What was the first thought that crossed your mind this morning? If you’re like millions of other people, it was likely something along the lines of “ugh”.
Waking up can be a miserable experience, and that shouldn’t come as a surprise. After all, why would anyone want to be jerked out of a peaceful slumber by the startling beep of an alarm clock?
Few of us get anywhere near the amount of sleep we need. In fact, a 2005 survey by the National Sleep Foundation showed that the average American only sleeps about 6.9 hours per night. Considering that medical evidence and expert recommendations call for an average of 8 hours per night, you can see why we’re all a little groggy in the morning — we’re 66 minutes short!
66 minutes might not sound like the end of the world, but evidence suggests that each night of sleep deprivation compounds into what experts call “sleep debt”. This debt grows every time we don’t get enough sleep, and shrinks incrementally with each night of “extra” sleep.
You might think that extra sleep on weekends would be enough to pay back our weekly sleep debt, but even if we sleep an average of 10 hours a night on Friday and Saturday, that still leaves us 90 minutes short on the week. Considering Americans average a little over 7 hours per night on the weekends, the seriousness of the problem is evident — all of this together means we add around 7 hours to our sleep debt every week. That’s over 14 full days of sleep debt a year!
Sleep and Wellness
Can you imagine what this kind of sleep debt does to our wellness? Sleep is vital for a healthy lifestyle, and its benefits are numerous. A full night’s sleep:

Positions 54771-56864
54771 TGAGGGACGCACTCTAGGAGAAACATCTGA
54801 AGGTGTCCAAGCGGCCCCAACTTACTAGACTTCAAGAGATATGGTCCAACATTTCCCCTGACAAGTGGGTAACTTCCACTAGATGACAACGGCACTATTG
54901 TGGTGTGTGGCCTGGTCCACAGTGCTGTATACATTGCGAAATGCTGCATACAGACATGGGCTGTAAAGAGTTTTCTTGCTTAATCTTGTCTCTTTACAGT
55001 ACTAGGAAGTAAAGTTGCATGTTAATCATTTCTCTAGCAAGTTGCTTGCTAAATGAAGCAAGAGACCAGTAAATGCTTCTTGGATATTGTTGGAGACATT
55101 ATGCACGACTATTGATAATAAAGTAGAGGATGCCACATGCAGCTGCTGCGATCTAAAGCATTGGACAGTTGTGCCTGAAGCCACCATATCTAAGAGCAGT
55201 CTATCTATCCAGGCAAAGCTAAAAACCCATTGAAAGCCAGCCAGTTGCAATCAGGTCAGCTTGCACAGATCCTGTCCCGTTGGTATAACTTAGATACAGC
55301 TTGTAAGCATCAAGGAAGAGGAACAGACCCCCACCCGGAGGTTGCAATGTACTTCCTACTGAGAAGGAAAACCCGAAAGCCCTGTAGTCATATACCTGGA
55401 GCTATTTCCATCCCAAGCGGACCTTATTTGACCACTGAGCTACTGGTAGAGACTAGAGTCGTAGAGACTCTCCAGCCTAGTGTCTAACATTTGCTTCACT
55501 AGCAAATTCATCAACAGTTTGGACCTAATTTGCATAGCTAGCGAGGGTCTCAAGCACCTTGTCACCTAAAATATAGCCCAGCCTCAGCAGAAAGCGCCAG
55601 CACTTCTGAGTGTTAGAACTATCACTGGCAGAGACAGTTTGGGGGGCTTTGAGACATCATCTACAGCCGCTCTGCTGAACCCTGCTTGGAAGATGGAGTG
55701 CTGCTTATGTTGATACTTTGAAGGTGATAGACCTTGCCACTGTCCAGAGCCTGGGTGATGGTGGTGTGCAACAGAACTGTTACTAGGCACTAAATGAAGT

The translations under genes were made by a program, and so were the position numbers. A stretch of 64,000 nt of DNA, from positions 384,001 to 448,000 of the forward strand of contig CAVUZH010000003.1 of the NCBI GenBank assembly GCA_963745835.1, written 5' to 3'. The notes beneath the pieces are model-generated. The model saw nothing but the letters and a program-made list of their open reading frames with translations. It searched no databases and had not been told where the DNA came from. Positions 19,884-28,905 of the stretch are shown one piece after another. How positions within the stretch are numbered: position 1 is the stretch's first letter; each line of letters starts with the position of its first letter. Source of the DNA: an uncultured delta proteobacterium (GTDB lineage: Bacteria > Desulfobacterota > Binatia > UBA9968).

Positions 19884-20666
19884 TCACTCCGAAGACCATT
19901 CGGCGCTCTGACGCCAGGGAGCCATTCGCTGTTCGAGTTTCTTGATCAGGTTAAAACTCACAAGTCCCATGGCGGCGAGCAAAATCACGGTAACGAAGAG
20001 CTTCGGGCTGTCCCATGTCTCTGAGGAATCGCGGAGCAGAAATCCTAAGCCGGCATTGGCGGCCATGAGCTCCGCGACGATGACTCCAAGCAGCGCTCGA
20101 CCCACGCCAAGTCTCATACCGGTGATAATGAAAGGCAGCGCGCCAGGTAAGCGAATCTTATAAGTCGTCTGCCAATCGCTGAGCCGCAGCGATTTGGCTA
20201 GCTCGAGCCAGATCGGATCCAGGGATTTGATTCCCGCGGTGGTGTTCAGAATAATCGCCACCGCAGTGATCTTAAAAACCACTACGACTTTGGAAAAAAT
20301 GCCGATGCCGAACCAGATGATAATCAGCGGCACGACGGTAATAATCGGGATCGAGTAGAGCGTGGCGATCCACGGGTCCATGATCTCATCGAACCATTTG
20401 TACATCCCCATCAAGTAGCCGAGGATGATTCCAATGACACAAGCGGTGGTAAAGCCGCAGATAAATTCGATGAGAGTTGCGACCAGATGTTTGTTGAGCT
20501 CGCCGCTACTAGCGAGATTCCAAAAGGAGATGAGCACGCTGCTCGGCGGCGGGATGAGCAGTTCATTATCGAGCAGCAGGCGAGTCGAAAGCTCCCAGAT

- helps improve memory
- combats inflammation
- spurs creativity
- sharpens focus
- regulates blood pressure
- bolsters the immune system
- maintains a healthy weight
- reduces stress
- curbs depression
- increases energy.
Most cell building and repair functions occur during deep sleep. Routinely interrupting sleep or not getting enough can nullify or even counteract these benefits, wreaking havoc on our minds and bodies. Low energy, fuzzy focus, weight gain, and feelings of depression, sadness, and irritability all accompany a lack of sleep; yet many people continue to miss their “daily eight” and dig deeper and deeper into the hole.
How do we get out of Sleep Debt?
Dr. Lawrence J. Epstein, Regional Medical Director of the Harvard-affiliated Sleep Health Centers, has a suggestion: quit thinking of sleep as negligible luxury, and come to recognize sleep alongside diet and exercise as a critical component of our overall wellness.
When we take on a proactive role in the regulation of our sleep, it’s surprisingly easy to begin taking the baby steps toward eliminating a lifetime of debt. Remember, the average sleep debt accrued per week is only about six hours. If you adjust your daily habits to bring your weekday sleep closer to eight hours a night, it might only take a few extra hours on the weekend to meet your weekly quota and start to chip away at the damage caused by years of inadequate sleep.
Give it a try – think of getting to sleep as an element of your daily wellness regimen.
- Keep track of your hours and challenge yourself with daily and weekly sleep goals.
- Maintain a routine bedtime and leave the smartphones and tablets away from your bed.
- If needed, all-natural sleep supplements can help you start estabishing more normal sleeping hours.
- On the weekend, go to sleep without setting an alarm. Wake up when your body tells you to wake up – it knows when you’ve had enough rest!
This simple shift in routine is all it takes to launch yourself on a path towards remarkable renewal. Let’s work together to stop waking up with an “ugh” and greet the day with a smile and abundance of energy!